Arcbishop Kristofor Kisi

Arcbishop Christopher was the primate of the Orthodox Autocephalous Church of Albania from 1937 to 1948. Year in which he was obligated by the Albanian régime to leave his place as a primate.

On June 17, 1958, he was found unconscious in the church of St. Procopius but was taken to the Tirana Hospital still alive.  My father, Dr. Spiro Buda, a general practitioner, who was his nephew, but also his student at the Orthodox Seminary of Tirana, told me that the first aid was denied to Arcbishop Kristofor Kisi. No room was granted to him, he found him dead in the hospital hall. The death of Kisi  remained a mystery. He was probably poisoned.

Klara Buda
Arcbishop Kristofor Kisi, the primate of Orthodox Autocephalous Church of Albania (1937 – 1948). As courtesy of Dr. Spiro Buda

Figures persecuted by Albanian regime.

Arcbishop Kristofor Kisi was born in the Kala neighborhood of Berat in 1881. In 1908 he was graduated in theology in the Orthodox Seminary of Halki*. He spooke seven languages fluently French, English, Italian, German, Greek, Turkish and obviously Albanian. Curiously for an archbishop, he was a chemistry passionate.

Arcbishop Christopher was the primate of the Orthodox Autocephalous Church of Albania from 1937 to 1948.

He was obligated by the Albanian régime to leave his place as a primate, which was taken by communist regime faithful, Pais Vodica**.

Career & death mystery

In 1958 he was found dead by poison in communist regime in Albania. Arcbishop Kristofor Kisi “(Christopher) was the lats primate of Orthodox Autocephalous Church of Albania (1937 – 1948).

Before the beginning of the First Balkan War, he returned to Constantinople and in 1916 he
resigned bishop of Markiqoj, a post he held until 1923. The same year, saw the efforts of the Albanian Orthodox for autocephaly, returned voluntarily to Albania, where he took over the leadership of the Metropolitan of Berat. November 21, 1923, together with Timothy Jeroteun ordained Monsignor Noli in the episcopal rank, in the Church of St. George in Korça. In 1929 he retired to the monastery. Five years later 1934 Elected Metropolitan of Korça, and on April 12, 1937 President of the Holy Synod and Archbishop of all Albania.

During World World War II Kisi “backed up” the initiative of Italy and the Vatican (subsequently aborted) to unite the Orthodox Church with the Uniate Church. Kisi and the OACA high hierarchy, in contrast to the stand of many Orthodox clergy and laity, were supportive to the anti-communist resistance movement after World World War II and had previously welcomed the decision from German authorities of extending the jurisdiction of Albanian church to the Diocese of Prizren and newly created bishoprics of Peshkopia and Struga.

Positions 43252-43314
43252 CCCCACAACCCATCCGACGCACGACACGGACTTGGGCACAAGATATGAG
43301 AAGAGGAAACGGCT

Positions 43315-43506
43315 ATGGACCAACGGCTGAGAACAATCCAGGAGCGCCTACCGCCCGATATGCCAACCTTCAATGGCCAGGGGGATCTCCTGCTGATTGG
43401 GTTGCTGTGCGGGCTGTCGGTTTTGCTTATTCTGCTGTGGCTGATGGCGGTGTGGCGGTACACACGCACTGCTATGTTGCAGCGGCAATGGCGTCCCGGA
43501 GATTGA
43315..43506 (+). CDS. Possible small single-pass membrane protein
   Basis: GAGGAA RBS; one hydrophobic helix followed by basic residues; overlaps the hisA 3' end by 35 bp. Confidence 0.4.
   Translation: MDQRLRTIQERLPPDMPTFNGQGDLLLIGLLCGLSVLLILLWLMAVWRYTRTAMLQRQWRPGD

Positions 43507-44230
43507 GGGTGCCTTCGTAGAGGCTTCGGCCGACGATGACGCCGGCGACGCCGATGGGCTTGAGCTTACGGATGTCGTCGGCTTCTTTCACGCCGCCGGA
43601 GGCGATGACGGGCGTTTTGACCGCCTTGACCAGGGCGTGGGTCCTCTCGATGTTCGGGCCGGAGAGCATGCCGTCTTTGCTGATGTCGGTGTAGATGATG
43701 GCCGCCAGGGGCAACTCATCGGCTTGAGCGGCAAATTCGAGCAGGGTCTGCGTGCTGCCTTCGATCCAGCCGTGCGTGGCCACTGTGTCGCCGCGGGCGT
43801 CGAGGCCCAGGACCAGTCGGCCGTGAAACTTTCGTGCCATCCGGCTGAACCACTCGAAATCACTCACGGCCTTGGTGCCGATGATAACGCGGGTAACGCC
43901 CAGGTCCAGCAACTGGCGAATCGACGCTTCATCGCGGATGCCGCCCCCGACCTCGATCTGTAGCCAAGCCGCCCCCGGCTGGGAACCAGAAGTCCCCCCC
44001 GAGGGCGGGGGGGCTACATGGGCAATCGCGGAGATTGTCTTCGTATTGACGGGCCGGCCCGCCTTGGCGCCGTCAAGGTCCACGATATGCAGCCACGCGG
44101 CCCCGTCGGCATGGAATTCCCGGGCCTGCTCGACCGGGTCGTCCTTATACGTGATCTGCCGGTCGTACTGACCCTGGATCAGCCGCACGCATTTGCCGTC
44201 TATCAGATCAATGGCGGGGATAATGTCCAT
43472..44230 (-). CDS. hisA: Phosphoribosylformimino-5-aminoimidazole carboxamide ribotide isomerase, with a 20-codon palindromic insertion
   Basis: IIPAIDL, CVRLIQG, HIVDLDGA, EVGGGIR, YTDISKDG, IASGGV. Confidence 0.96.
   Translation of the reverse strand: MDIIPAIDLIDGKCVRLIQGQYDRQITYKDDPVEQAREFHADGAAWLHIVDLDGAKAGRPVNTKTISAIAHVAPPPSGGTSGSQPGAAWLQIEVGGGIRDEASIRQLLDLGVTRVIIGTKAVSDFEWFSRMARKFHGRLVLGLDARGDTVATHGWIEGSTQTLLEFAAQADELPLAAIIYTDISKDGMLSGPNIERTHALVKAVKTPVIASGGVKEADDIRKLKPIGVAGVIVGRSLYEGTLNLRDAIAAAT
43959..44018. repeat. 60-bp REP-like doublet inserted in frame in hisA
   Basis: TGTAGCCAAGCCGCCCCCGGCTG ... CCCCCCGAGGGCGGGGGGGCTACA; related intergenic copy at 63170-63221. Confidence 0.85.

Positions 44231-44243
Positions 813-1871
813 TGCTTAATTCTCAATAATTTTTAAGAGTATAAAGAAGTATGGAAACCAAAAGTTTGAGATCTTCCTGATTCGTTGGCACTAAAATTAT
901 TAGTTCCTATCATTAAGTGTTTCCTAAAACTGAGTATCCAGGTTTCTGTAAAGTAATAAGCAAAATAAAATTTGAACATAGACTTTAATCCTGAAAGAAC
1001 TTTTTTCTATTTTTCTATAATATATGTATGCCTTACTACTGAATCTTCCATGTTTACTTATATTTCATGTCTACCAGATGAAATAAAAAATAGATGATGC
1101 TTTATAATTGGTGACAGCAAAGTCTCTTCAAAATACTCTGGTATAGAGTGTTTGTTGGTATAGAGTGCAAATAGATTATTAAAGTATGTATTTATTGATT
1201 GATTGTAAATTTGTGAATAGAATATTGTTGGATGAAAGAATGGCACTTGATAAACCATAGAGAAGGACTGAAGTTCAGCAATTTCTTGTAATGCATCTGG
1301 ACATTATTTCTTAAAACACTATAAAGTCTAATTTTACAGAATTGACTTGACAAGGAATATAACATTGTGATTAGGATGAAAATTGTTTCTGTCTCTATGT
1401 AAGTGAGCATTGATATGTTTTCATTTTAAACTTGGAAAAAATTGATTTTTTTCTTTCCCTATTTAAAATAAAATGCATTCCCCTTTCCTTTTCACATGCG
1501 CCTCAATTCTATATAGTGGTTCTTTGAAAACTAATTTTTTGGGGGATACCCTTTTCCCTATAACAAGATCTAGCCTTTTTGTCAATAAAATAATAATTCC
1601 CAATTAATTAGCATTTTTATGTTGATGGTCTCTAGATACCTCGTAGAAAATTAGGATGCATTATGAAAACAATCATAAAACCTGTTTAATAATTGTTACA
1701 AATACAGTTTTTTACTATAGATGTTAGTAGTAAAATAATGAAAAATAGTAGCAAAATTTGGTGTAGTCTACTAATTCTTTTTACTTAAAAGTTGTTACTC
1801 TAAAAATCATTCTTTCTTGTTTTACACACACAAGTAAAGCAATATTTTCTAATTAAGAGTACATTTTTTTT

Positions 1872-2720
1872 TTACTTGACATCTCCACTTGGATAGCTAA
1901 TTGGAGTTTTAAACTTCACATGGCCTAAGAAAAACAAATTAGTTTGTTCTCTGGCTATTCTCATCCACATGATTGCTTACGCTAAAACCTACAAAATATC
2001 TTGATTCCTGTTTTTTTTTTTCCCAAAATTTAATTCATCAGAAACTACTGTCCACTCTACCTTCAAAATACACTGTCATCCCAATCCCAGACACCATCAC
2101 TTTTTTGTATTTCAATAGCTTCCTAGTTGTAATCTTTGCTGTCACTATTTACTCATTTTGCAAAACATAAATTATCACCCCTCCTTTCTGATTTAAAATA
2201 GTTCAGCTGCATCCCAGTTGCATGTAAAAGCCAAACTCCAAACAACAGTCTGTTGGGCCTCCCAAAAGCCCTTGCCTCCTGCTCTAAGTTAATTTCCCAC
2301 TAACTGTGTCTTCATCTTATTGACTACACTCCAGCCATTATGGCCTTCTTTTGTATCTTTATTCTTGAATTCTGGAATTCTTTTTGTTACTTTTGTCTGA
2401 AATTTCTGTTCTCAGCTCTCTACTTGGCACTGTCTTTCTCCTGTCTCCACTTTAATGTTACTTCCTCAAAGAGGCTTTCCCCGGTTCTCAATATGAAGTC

In 1942 he was called by Victor’s viceroy Emmanuel III, Jakomon, who asked him to hand over bishops in vacant positions units. To avoid the appointment of Unite bishops, he summoned theologian Irine Banushi and asked him to surrender to the episcopal rank. Forced by internal pressures, on August 25, 1948 he was forced to resign. His place as a primate was taken in 1948 by Pais Vodica, a faithful Communist Government called also Father  Pashko, biologic father of Josif Pashko. He was interned the same month. He died under suspicious circumstances.

On June 17, 1958, he was found unconscious in the church of St. Procopius but was taken to the Tirana Hospital still alive.  My father, Dr. Spiro Buda, a general practitioner, who was his nephew, but also his student at the Orthodox Seminary of Tirana, told me that the first aid was denied to Arcbishop Kristofor Kisi and he passed away the same day. My father told me that no room was granted to him, he found him dead in the hospital hall.

The death of Kisi remained a mystery.

*The Halki seminary, formally the Theological School of Halki, a private higher education was founded on 1 October 1844 on the island of Halki, the second-largest of the Princes’ Islands in the Sea of Marmara. It was the main school of theology of the Eastern Orthodox Church’s Ecumenical Patriarchate of Constantinople until the Turkish parliament enacted a law banning private higher education institutions in 1971.

**The faithful Communist Government Pais Vodica (Father Pashko) was the biologic father of Josif Pashko a communist leader.